Sunday Reading


Just two quick examples of extremely high quality work done by hand that caught my attention.

This guy makes all mahogany bicycles by hand. If you search around his site you can see the plys before they're worked and finished (hat tip: Steve U.)

Solid marble, carved by hand, 2.5 tons... original article here (hat tip Dan M.).


These are some sketches I did while in Europe this summer that I have yet to actually scan and post. I used a straight object to mark out the vanishing points but everything else is freehand.

8 House by BIG Architects in Copenhagen. Pencil and India ink on newsprint - 9" x 11".

VM Houses by BIG Architects in Copenhagen. Pencil and India ink on bristol board - 9" x 11".

Street along the river in Cologne, Germany. I was sitting in the grass drinking for this one. Pencil on newsprint - 9" x 14"

Bayer Headquarters by Hurphy/Jahn near Munich, Germany. Pencil, India ink, and watercolor on cotton rag paper - 10" x 7".

An Architect That Can (Still) Draw

My uncle is a landscape architect in southwestern Florida with Grady Minor Associates, so I thought I'd visit his office while I was there. His niche, as far as I can tell, is that he hand drafts and renders - that is, the man can draw. Almost no one does this in architecture so I assume it's somewhat rare in landscape too. He uses Autocad and Photoshop aside from drawing but generally only at the back end of the design. For the most part iterations are done free hand. What I find interesting is that clients specifically request him because of the way he works - which isn't all that surprising to me but is of course counter to so much of what I learn in school.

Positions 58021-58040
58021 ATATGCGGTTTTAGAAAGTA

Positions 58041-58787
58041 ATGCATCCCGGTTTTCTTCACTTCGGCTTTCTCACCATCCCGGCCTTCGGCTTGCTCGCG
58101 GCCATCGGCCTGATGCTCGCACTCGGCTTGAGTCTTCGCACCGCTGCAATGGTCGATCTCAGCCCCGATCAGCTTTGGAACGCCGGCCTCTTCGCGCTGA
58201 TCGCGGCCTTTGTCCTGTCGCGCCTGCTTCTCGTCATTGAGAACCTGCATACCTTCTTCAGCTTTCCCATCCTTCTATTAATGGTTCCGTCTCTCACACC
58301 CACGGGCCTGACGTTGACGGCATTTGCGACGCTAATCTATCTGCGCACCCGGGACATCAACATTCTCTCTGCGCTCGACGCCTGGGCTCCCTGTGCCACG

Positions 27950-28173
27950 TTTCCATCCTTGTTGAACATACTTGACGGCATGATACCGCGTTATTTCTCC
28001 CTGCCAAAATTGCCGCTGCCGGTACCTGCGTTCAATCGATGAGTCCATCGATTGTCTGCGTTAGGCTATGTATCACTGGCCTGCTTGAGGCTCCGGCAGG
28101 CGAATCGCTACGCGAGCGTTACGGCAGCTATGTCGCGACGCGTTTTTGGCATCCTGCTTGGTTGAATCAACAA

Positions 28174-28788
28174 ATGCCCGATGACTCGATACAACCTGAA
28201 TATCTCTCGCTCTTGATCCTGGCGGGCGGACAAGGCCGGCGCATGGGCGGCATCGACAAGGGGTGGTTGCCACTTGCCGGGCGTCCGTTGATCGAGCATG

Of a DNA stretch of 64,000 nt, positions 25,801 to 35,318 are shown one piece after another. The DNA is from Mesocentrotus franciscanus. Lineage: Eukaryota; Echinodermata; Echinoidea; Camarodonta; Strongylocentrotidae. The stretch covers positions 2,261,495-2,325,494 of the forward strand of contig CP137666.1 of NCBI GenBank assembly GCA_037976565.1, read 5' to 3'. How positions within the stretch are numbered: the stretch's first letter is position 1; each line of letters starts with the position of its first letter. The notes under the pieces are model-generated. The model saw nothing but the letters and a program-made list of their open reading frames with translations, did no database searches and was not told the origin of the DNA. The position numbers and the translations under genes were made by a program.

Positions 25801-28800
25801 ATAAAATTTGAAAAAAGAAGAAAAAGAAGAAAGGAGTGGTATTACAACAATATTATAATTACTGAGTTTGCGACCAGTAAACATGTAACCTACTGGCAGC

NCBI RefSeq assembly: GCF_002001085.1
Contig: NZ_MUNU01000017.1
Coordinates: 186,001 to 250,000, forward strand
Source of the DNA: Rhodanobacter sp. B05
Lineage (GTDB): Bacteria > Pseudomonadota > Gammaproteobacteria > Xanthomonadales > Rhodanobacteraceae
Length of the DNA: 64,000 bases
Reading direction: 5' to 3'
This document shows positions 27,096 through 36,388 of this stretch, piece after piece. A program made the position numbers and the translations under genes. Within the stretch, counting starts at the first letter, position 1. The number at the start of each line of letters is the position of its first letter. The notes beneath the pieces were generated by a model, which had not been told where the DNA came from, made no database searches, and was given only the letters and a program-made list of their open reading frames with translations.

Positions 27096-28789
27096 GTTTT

An entire wall plastered with plans and sections on trace paper.

This rendering (about 2' x 3') took him about 20 hours - about the same as a computer if not less.

Winter Break!

I'm on winter break, which means I'm still going to school every day; like an idiot. The wood shop and dark room are empty so I've been making prints and picture frames out of exotic woods.

This one is African mahogany and is really small - about 6" x 5". Inside is a palladium print I made of my grandfather and his three brothers.

This frame is made of maple and is meant to hold an 11" x 14" print.

Here are the 8" x 10" prints I made. This one's Vija.

And some sailing in Chicago.

Next up is a massive bubinga frame for a 16" x 20" print, and for the first time I'm going to try to enlarge some 70-90 year old large format negatives. And I need to think of something to laser cut.